The receiver output signals are connected to a signal processor 35, which in the embodiment illustrated provides a spectrum analyzer 36 and an algorithm computer 37 for each receiver channel. The output of the algorithm computers may be recorded and/or displayed directly to give estimates of variability of the individual components, and may also be used as inputs to a combiner unit 38 which provides an output to a record and/or display unit 39 to give an estimate of the variability of the vector wind.

The doppler acoustic echo system provides a measurement of wind velocity from a remote location by analyzing rather weak scattered signals. The wind velocity is sensed through the doppler shift imposed on the scattered signal and is further weighted by the instantaneous strength of the scattering. Typically the wind output measurement is made by averaging data accumulated over intervals of 1 to 5 minutes. The wind velocity measurements made by this process are valid despite the indirect effects such as variations in scattering strength, since the indirect effects are found to be independent of the wind speed over the conditions encountered at a given measurement zone during a measurement interval. Hence, the variation of the measured quantity, that is the doppler spectrum, provides a measure of wind velocity.

Hence, in the present invention, the measure of the second central moment of the spectrum provides a measure of the variation in wind velocity. Given the wind as a function of time v(t), the second moment σ2 for an interval T may be calculated as ##EQU1## where v is the mean value, generally itself estimated as ##EQU2##

With the described technique, it is assumed that v(t) is not available. The output of the spectrum analyzer 36 is an averaged output rather than a plurality of individual measurements and therefore the second moment may be calculated as ##EQU3## where v is estimated as ##EQU4## and P(v) is the measured velocity (i.e., doppler-frequency) spectrum.

In the embodiment of FIG. 3, the expression of equation (3) is computed in the algorithm computer 37. If the receiver signals are processed by analog means and a continuous spectrum is derived therefrom, equations (3) and (4) may be used directly as shown. If the receiver signals are processed in a digital manner so that the spectrum consists of values at a discrete set of frequencies or velocities, the discrete equivalents of equations (3) and (4) will be used in the computation.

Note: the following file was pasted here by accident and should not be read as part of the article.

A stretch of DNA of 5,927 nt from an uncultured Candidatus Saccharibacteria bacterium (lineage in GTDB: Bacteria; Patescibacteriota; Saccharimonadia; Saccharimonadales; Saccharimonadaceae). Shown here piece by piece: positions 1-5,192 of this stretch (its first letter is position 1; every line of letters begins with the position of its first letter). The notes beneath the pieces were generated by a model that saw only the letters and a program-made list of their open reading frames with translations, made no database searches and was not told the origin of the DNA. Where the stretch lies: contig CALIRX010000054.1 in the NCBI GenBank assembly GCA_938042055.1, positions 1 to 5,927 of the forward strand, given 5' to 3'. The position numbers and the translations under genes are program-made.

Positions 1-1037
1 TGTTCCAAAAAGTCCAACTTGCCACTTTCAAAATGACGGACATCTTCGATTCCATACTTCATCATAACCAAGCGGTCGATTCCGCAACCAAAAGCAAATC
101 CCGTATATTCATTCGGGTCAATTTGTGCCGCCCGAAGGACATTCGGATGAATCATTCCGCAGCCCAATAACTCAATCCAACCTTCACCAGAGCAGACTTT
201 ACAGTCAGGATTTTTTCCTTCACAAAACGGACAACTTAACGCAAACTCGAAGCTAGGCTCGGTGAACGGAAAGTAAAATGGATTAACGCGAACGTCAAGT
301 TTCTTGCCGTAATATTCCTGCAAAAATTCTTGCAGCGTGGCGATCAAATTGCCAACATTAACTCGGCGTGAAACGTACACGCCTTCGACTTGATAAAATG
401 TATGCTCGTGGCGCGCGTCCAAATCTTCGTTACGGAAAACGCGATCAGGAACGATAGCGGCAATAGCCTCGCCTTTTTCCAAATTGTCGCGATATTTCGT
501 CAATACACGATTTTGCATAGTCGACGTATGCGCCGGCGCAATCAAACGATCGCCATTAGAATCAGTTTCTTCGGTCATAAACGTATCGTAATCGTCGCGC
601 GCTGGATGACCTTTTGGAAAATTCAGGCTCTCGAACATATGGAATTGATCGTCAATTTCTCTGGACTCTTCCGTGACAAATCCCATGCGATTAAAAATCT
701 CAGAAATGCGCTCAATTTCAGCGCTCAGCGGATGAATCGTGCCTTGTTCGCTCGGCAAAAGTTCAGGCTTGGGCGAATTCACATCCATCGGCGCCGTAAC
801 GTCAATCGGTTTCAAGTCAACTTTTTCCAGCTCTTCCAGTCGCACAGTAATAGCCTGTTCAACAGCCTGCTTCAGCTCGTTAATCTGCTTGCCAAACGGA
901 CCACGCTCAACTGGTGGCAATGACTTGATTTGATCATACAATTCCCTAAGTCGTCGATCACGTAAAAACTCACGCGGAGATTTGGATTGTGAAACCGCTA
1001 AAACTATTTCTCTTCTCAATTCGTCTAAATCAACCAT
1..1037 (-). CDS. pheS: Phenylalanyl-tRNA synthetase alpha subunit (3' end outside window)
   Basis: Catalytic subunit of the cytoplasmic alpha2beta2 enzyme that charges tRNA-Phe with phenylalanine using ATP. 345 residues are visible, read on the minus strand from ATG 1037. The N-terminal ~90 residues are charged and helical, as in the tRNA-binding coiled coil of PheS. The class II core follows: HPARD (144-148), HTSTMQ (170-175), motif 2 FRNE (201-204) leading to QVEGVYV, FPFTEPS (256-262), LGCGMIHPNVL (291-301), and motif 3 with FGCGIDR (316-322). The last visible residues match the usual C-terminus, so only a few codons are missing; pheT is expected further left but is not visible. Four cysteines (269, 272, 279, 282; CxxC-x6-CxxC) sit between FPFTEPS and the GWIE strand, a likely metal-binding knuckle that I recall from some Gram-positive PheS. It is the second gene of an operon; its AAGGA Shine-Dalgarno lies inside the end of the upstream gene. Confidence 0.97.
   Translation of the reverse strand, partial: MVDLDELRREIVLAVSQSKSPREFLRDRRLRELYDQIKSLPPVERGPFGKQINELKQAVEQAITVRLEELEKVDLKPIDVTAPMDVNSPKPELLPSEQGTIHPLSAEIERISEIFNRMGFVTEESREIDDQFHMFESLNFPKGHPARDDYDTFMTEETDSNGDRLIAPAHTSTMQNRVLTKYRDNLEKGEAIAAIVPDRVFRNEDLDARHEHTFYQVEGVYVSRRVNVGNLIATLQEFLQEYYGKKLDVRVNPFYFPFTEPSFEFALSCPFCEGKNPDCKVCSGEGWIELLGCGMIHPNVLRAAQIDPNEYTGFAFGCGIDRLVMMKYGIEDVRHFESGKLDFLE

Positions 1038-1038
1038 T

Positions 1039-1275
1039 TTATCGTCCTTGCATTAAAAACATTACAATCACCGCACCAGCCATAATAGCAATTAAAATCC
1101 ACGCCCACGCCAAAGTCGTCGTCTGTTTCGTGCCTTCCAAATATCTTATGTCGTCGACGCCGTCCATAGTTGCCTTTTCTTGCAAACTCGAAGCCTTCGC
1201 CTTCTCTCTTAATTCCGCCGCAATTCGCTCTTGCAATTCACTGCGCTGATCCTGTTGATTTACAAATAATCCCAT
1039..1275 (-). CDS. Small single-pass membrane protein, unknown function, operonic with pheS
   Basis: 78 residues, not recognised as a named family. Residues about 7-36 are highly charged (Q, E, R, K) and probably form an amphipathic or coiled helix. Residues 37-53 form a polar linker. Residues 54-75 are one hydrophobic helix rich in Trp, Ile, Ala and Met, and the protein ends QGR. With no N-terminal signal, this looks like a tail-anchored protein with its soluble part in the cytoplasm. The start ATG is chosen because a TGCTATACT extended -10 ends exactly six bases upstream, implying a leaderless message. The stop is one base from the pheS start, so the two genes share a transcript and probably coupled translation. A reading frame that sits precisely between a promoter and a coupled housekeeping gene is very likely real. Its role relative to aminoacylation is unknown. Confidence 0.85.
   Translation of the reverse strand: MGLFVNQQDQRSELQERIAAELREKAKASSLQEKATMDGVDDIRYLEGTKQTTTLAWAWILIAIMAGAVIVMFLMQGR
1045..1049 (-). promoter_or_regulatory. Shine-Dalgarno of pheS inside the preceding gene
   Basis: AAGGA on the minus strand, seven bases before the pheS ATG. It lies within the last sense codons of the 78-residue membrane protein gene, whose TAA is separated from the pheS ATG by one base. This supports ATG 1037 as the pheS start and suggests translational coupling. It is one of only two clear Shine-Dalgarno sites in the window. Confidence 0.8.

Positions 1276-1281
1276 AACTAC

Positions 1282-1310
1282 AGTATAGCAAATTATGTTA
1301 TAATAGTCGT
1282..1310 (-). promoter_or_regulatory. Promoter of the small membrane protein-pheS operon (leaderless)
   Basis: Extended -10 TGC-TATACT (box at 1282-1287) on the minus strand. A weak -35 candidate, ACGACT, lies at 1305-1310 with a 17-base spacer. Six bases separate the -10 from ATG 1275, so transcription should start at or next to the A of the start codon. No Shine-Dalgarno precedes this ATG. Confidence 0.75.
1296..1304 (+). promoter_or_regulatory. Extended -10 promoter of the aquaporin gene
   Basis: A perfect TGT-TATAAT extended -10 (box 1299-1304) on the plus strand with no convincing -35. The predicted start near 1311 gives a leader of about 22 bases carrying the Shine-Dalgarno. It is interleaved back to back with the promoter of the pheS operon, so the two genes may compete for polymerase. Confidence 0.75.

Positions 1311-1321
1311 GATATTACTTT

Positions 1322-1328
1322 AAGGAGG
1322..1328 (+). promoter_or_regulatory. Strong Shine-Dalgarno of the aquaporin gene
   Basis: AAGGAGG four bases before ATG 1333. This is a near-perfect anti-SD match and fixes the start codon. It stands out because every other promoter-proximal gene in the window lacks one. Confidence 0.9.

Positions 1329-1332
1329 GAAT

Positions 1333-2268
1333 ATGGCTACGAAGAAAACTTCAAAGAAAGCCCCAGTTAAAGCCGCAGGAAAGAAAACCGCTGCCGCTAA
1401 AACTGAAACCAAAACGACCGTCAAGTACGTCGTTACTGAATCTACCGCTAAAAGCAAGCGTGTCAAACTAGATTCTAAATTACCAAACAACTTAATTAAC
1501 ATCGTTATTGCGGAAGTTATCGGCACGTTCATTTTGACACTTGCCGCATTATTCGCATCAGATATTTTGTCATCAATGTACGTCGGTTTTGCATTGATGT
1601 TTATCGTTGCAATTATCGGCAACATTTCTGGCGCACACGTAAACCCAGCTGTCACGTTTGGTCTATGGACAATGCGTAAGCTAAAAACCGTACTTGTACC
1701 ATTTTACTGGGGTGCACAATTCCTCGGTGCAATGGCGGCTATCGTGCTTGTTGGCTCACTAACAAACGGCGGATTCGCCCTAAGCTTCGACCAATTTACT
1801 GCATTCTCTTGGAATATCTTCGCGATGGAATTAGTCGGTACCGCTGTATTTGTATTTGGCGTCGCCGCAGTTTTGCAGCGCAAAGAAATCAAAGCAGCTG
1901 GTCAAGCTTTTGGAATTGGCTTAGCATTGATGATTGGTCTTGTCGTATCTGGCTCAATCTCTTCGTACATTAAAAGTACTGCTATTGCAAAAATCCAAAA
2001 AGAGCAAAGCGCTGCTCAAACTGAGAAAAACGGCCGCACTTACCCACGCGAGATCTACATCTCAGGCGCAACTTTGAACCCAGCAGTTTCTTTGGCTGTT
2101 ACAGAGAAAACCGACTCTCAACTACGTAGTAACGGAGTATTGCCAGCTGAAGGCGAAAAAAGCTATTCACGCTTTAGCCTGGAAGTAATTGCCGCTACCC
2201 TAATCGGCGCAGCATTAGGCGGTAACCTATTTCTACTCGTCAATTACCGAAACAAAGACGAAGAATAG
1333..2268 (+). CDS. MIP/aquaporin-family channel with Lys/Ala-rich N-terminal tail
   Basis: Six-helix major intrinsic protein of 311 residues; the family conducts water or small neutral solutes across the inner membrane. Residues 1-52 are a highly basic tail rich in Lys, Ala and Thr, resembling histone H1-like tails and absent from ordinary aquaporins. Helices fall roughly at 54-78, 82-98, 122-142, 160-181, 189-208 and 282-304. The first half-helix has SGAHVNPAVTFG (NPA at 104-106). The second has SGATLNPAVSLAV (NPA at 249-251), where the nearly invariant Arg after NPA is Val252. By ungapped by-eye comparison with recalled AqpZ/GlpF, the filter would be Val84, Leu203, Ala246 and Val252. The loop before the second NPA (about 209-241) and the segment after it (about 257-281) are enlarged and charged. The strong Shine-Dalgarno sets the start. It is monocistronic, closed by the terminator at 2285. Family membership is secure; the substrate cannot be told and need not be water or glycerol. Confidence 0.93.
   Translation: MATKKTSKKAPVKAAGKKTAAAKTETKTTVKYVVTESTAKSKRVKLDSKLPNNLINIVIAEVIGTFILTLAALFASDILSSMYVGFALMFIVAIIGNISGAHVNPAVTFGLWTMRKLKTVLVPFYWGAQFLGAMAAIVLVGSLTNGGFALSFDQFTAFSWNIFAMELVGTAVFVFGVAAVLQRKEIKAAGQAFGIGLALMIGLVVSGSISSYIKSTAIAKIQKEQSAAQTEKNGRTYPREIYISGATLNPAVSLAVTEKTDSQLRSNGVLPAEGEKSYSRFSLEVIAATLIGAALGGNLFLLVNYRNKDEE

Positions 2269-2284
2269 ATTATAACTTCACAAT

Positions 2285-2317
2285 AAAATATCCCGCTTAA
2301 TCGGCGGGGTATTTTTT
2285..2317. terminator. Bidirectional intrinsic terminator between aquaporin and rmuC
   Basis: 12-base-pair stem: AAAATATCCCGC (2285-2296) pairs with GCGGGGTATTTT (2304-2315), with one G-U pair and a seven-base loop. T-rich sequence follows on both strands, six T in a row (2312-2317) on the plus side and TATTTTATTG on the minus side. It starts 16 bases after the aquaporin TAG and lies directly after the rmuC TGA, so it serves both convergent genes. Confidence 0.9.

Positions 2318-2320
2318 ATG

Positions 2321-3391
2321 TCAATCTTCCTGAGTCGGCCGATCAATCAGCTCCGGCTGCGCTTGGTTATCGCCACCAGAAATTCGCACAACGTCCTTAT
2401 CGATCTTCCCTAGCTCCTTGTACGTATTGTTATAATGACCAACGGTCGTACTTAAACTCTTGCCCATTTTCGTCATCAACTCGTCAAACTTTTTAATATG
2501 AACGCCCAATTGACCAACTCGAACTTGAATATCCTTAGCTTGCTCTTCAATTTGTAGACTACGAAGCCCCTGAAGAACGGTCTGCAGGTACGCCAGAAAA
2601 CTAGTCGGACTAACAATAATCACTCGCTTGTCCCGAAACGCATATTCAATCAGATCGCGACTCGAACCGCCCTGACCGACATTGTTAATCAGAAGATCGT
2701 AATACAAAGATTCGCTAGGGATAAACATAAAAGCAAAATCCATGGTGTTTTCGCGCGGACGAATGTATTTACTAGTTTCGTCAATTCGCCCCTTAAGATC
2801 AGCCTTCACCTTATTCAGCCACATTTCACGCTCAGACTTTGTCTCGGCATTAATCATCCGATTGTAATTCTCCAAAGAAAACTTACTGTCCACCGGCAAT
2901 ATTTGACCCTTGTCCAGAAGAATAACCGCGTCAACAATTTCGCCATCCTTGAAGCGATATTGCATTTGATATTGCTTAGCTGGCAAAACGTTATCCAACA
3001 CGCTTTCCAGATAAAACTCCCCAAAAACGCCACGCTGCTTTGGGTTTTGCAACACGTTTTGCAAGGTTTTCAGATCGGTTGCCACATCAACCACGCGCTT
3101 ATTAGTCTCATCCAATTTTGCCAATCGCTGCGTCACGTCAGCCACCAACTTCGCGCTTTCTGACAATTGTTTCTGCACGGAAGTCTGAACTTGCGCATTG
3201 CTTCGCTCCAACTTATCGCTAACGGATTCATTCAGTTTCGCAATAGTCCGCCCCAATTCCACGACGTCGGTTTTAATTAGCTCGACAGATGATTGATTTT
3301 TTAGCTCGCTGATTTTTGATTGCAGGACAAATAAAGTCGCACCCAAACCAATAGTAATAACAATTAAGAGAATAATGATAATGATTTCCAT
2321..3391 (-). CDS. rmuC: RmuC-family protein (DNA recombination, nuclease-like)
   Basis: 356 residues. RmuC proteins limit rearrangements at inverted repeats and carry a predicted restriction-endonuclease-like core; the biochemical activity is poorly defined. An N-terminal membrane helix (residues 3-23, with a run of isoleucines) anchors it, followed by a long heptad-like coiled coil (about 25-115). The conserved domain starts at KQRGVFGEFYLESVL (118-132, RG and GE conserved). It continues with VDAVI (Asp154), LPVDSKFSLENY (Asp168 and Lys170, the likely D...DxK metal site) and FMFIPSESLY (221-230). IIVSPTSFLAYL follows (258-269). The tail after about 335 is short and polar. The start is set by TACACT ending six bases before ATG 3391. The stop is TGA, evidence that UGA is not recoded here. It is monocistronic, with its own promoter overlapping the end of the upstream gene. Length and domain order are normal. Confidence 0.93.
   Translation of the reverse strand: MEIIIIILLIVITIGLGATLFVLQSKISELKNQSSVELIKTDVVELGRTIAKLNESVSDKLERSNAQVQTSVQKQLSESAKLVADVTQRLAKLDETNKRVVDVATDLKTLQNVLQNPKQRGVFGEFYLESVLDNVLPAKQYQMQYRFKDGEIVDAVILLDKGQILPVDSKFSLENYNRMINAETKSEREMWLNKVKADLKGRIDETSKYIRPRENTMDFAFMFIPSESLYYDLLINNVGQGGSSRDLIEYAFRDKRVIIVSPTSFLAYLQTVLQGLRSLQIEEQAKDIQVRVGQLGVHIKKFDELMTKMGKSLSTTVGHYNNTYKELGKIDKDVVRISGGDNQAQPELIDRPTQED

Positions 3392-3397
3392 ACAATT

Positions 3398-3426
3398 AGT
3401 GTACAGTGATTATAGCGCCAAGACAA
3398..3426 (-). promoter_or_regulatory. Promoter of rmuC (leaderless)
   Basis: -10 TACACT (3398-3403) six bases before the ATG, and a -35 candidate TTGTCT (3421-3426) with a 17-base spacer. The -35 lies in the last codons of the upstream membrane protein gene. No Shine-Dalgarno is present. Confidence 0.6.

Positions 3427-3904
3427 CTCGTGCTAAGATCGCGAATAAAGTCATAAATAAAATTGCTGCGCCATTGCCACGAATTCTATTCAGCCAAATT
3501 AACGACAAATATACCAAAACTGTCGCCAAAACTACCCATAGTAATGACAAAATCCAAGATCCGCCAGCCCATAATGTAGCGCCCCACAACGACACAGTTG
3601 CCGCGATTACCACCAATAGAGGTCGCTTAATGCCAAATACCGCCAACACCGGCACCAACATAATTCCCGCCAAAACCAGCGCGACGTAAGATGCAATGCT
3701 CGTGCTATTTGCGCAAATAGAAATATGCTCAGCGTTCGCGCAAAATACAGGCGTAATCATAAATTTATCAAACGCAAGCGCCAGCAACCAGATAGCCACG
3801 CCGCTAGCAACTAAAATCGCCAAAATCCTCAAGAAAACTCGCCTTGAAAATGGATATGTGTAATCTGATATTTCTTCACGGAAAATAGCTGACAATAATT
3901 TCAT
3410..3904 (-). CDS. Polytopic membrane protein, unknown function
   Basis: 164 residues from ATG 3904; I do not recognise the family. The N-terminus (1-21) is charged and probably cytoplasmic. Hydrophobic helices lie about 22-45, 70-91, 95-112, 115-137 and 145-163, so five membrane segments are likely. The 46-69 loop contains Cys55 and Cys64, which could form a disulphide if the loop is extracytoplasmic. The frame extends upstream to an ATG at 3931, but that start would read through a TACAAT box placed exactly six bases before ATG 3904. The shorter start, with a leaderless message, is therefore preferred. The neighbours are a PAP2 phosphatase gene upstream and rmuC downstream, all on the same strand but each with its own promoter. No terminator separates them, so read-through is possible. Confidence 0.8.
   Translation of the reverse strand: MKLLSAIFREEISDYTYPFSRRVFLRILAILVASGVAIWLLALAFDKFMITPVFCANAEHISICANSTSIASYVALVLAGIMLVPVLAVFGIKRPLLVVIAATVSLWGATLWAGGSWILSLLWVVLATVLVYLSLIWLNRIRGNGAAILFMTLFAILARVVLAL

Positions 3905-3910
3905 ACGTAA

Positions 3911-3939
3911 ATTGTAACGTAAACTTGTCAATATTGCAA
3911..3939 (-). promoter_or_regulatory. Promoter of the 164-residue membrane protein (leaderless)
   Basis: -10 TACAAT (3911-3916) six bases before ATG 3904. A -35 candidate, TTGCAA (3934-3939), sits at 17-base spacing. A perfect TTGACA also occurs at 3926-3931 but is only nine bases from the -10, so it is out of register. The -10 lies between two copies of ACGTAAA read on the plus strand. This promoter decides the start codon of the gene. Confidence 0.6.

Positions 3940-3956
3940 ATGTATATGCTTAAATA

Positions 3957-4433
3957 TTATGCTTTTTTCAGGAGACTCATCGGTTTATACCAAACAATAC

In an alternative process apparatus and method (FIG. 4), a curve-fit unit 42 and a deviation computing unit 43 may be substituted for the algorithm computer 37, and these units may be either analog or digital in nature. The curve-fit unit 42 operates in the conventional manner to substantially fit a curve to the spectrum from the spectrum analyzer 36. Then the deviation computing unit 43 computes the standard deviation or second moment of the fitted curve to provide the desired output. This embodiment can be used to avoid contamination of the computed second moment by noise in the wings of the spectrum.

While the invention has been illustrated herein as used with a doppler acoustic echo system, it will be understood that it is equally applicable to other wind measuring systems which provide a spectrum of wind velocities as an output.

Patent Citations
Cited PatentFiling datePublication dateApplicantTitle
US3340528 *Feb 18, 1965Sep 5, 1967David AtlasMethod and system for wind measurements
US3491358 *Feb 2, 1968Jan 20, 1970Us NavyAtmospheric turbulence detection system
US3671927 *Dec 14, 1970Jun 20, 1972Xonics IncAircraft vortex detection system
US3889533 *Jul 19, 1973Jun 17, 1975Xonics IncAcoustic wind sensor
Referenced by
Citing PatentFiling datePublication dateApplicantTitle
US4219887 *Oct 4, 1978Aug 26, 1980Aerovironment Inc.Bistatic acoustic wind monitor system
US4280183 *Jul 30, 1979Jul 21, 1981S.S.O.S. Sub Sea Oil Services S.P.A.Gas analyzer
US4831874 *Oct 16, 1987May 23, 1989Daubin Systems CorporationParadac wind measurement system
US5117359 *Jan 26, 1990May 26, 1992The Mitre CorporationSystem and method for detection of microbursts by measuring various weather condition parameters at both spaced time and location intervals
US5521883 *Aug 29, 1994May 28, 1996RemtechMethod of remotely determining the three-dimensional velocity of a fluid such as air or water
US5544525 *Dec 16, 1994Aug 13, 1996Radian CorporationAtmospheric remote sensing instrument system
US6937148 *Apr 6, 2001Aug 30, 2005Headwater R & D IncMulti-station RF thermometer and alarm system
EP0640845A1 *Aug 12, 1994Mar 1, 1995RemtechMethod for remote determination of the three-dimensional speed of a fluid like air or water
Classifications
U.S. Classification73/170.16, 367/90, 73/861.27, 702/3, 73/170.13
International ClassificationG01S7/52, G01S15/88, G01S7/539
Cooperative ClassificationG01S7/52015, G01S15/885, G01S7/539
European ClassificationG01S7/52H, G01S15/88B, G01S7/539
Legal Events
DateCodeEventDescription
Dec 23, 1988ASAssignment
Owner name: XONICS INC., A CA. CORP., ILLINOIS
Free format text: RELEASED BY SECURED PARTY;ASSIGNOR:FIRST CHICAGO INVESTMENT CORPORATION, AS AGENT;REEL/FRAME:005013/0715
Effective date: 19881207